The most common comment in this long and complicated MBA Mondays series on Employee Equity is the question of how much equity should you grant when you make a hire. I am going to try to address that question in this post.
First, a caveat. For your first key hires, three, five, maybe as much as ten, you will probably not be able to use any kind of formula. Getting someone to join your dream before it is much of anything is an art not a science. And the amount of equity you need to grant to accomplish these hires is also an art and most certainly not a science. However, a rule of thumb for those first few hires is that you will be granting them in terms of points of equity (ie 1%, 2%, 5%, 10%). To be clear, these are hires we are talking about, not co-founders. Co-founders are an entirely different discussion and I am not talking about them in this post.
Once you have assembled a core team that is operating the business, you need to move from art to science in terms of granting employee equity. And most importantly you need to move away from points of equity to the dollar value of equity. Giving out equity in terms of points is very expensive and you need to move away from it as soon as it is reasonable to do so.
We have developed a formula that we like to use for this purpose. I got this formula from a big compensation consulting firm. We hired them to advise a company I was on the board of that was going public a long time ago. I’ve modified it in a few places to simplify it. But it is based on a common practive in compensation consulting. And it is based on the dollar value of equity.
The first thing you do is you figure out how valuable your company is (we call this “best value”). This is NOT your 409a valuation (we call that “fair value”). This “best value” can be the valuation on the last round of financing. Or it can be a recent offer to buy your company that you turned down. Or it can be the discounted value of future cash flows. Or it can be a public market comp analysis. Whatever approach you use, it should be the value of your company that you would sell or finance your business at right now. Let’s say the number is $25mm. This is an important data point for this effort. The other important data point is the number of fully diluted shares. Let’s say that is 10mm shares outstanding.
The second thing you do is break up your org chart into brackets. There is no bracket for the CEO and COO. Grants for CEOs and COOs should and will be made by the Board. The first bracket is the senior management team; the CFO, Chief Revenue Officer/VP Sales, Chief Marketing Officer/VP Marketing, Chief Product Officer/VP Product, CTO, VP Eng, Chief People Officer/VP HR, General Counsel, and anyone else on the senior team. The second bracket is Director level managers and key people (engineering and design superstars for sure). The third bracket are employees who are in the key functions like engineering, product, marketing, etc. And the fourth bracket are employees who are not in key functions. This could include reception, clerical employees, etc.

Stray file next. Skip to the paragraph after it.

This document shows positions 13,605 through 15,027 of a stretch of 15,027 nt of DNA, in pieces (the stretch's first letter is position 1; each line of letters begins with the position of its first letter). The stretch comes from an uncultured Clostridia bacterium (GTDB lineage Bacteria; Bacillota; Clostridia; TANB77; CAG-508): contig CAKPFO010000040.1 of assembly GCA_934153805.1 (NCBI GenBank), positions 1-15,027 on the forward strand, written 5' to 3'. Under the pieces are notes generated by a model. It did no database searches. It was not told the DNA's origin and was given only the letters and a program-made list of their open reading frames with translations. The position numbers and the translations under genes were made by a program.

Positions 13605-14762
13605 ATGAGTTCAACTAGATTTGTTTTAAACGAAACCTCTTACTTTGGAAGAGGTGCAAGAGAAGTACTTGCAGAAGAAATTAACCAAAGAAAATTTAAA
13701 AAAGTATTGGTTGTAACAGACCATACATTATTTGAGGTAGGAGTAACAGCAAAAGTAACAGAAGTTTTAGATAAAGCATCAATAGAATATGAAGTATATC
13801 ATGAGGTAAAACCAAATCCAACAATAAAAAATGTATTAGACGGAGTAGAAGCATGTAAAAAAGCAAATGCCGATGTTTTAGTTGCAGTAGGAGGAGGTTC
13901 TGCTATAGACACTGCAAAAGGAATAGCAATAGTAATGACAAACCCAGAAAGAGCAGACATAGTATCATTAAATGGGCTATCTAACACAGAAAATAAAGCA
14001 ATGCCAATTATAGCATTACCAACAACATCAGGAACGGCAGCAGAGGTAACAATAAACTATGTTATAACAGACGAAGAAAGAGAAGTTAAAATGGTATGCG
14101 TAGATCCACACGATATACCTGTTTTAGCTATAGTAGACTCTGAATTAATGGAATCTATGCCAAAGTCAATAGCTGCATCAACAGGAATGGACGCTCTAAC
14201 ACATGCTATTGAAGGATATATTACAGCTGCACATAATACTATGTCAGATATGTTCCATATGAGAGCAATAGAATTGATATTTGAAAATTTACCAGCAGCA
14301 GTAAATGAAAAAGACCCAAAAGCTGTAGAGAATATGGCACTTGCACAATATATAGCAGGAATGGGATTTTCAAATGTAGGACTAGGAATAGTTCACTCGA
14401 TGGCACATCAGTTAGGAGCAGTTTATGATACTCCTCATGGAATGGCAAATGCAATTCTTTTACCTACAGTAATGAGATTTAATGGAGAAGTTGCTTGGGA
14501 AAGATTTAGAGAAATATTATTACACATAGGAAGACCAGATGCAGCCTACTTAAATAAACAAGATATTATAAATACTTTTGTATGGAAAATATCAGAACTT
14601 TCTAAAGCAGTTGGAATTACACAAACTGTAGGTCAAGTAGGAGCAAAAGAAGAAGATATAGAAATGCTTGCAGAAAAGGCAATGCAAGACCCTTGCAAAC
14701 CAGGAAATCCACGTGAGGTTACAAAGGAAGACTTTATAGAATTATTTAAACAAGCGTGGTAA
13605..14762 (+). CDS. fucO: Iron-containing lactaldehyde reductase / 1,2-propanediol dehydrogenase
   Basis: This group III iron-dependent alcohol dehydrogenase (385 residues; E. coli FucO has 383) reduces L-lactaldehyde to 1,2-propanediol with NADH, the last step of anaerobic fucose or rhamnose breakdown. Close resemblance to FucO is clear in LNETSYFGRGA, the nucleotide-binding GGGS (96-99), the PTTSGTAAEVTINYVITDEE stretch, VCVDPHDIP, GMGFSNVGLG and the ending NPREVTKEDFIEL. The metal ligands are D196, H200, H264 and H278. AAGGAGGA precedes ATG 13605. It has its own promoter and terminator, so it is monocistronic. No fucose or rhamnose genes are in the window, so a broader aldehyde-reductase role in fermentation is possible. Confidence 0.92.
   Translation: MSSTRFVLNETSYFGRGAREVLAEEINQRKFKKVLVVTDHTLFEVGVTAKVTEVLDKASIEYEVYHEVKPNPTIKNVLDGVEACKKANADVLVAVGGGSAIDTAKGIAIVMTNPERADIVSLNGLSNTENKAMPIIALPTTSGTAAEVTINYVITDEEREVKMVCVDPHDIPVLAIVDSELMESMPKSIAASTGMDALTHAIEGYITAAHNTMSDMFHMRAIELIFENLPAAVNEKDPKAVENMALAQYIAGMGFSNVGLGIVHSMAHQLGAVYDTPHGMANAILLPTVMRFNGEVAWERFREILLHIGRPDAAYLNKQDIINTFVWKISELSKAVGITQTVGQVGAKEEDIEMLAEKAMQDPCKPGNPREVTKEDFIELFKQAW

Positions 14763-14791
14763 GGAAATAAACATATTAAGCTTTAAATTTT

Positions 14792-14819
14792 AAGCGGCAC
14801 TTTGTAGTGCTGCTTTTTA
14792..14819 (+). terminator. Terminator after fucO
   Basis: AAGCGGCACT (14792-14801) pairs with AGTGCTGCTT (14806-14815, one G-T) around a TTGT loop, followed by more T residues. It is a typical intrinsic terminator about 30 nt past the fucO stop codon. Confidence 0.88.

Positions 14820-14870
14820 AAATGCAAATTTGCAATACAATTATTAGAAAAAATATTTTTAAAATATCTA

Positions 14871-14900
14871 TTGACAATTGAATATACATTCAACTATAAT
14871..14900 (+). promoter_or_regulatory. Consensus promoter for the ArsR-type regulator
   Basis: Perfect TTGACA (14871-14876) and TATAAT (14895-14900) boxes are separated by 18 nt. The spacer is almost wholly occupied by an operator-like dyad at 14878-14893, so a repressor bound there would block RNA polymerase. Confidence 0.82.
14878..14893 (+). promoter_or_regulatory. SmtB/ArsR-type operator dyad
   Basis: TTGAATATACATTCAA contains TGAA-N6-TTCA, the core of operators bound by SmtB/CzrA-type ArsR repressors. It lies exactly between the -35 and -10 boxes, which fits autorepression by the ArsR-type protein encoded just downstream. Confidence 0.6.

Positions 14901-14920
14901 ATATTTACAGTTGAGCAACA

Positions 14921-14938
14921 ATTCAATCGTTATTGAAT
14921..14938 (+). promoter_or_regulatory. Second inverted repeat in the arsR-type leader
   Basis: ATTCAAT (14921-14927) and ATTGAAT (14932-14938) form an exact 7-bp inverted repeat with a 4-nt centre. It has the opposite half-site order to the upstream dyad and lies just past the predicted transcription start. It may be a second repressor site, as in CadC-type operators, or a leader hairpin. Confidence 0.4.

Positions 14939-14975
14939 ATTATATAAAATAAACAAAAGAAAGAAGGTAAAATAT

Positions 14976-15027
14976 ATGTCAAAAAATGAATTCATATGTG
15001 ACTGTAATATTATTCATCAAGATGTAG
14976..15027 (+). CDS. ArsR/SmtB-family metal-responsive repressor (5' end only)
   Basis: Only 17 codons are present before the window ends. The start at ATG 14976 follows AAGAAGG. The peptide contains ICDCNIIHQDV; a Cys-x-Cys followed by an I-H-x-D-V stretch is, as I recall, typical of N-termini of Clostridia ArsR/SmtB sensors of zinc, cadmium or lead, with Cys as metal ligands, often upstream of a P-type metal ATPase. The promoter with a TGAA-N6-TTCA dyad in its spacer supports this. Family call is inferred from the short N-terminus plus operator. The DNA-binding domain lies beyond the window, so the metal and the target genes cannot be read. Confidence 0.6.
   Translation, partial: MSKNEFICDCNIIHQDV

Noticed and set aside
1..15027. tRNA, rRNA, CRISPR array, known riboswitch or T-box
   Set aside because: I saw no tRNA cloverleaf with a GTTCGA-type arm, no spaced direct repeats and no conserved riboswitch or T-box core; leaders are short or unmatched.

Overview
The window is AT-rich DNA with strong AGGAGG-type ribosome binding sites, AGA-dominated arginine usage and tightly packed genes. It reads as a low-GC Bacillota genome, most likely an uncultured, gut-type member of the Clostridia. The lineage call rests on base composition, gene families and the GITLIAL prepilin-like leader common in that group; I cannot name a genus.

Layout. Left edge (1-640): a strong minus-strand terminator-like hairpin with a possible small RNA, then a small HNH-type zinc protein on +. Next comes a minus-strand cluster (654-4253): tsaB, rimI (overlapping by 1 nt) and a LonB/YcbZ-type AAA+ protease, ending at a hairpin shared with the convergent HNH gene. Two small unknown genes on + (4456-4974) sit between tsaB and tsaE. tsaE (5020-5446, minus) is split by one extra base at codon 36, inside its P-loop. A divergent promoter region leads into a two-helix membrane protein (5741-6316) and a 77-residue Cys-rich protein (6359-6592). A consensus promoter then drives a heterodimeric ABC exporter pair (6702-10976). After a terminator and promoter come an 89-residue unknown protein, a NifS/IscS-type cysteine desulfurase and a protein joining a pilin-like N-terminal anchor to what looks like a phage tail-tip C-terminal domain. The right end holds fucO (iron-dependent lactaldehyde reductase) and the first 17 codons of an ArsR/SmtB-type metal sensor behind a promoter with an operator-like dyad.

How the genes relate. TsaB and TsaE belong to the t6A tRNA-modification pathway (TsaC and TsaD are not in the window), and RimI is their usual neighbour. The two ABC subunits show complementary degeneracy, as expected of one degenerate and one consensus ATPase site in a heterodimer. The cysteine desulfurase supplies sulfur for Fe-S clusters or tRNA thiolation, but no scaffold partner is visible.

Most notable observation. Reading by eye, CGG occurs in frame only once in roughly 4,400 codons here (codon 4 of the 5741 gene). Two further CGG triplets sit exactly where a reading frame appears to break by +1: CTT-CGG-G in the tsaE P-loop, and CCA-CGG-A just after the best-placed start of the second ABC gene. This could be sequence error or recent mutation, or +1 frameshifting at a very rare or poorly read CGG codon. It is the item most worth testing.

When you have the brackets set up, you put a multiplier next to them. There are no hard and fast rules on multipliers. You can also have many more brackets than four. I am sticking with four brackets to make this post simple. Here are our default brackets:
Senior Team: 0.5x
Director Level: 0.25x
Key Functions: 0.1x
All Others: 0.05x
Then you multiply the employee’s base salary by the multiplier to get to a dollar value of equity. Let’s say your VP Product is making $175k per year. Then the dollar value of equity you offer them is 0.5 x $175k, which is equal to $87.5k. Let’s say a director level product person is making $125k. Then the dollar value of equity you offer them is 0.25 x $125k which is equal to $31.25k.
Then you divide the dollar value of equity by the “best value” of your business and multiply the result by the number of fully diluted shares outstanding to get the grant amount. We said that the business was worth $25mm and there are 10mm shares outstanding. So the VP Product gets an equity grant of ((87.5k/25mm) * 10mm) which is 35k shares. And the the director level product person gets an equity grant of ((31.25k/25mm) *10mm) which is 12.5k shares.
Another, possibly simpler, way to do this is to use the current share price. You get that by dividing the best value of your company ($25mm) by the fully diluted shares outstanding (10mm). In this case, it would be $2.50 per share. Then you simply divide the dollar value of equity by the current share price. You’ll get the same numbers and it is easier to explain and understand.
The key thing is to communicate the equity grant in dollar values, not in percentage of the company. Startups should be able to dramatically increase the value of their equity over the four years a stock grant vests. We expect our companies to be able to increase in value three to five times over a four year period. So a grant with a value of $125k could be worth $400k to $600k over the time period it vests. And of course, there is always the possiblilty of a breakout that increases 10x over that time. Talking about grants in dollar values emphasizes that equity aligns interests around increasing the value of the company and makes it tangible to the employees.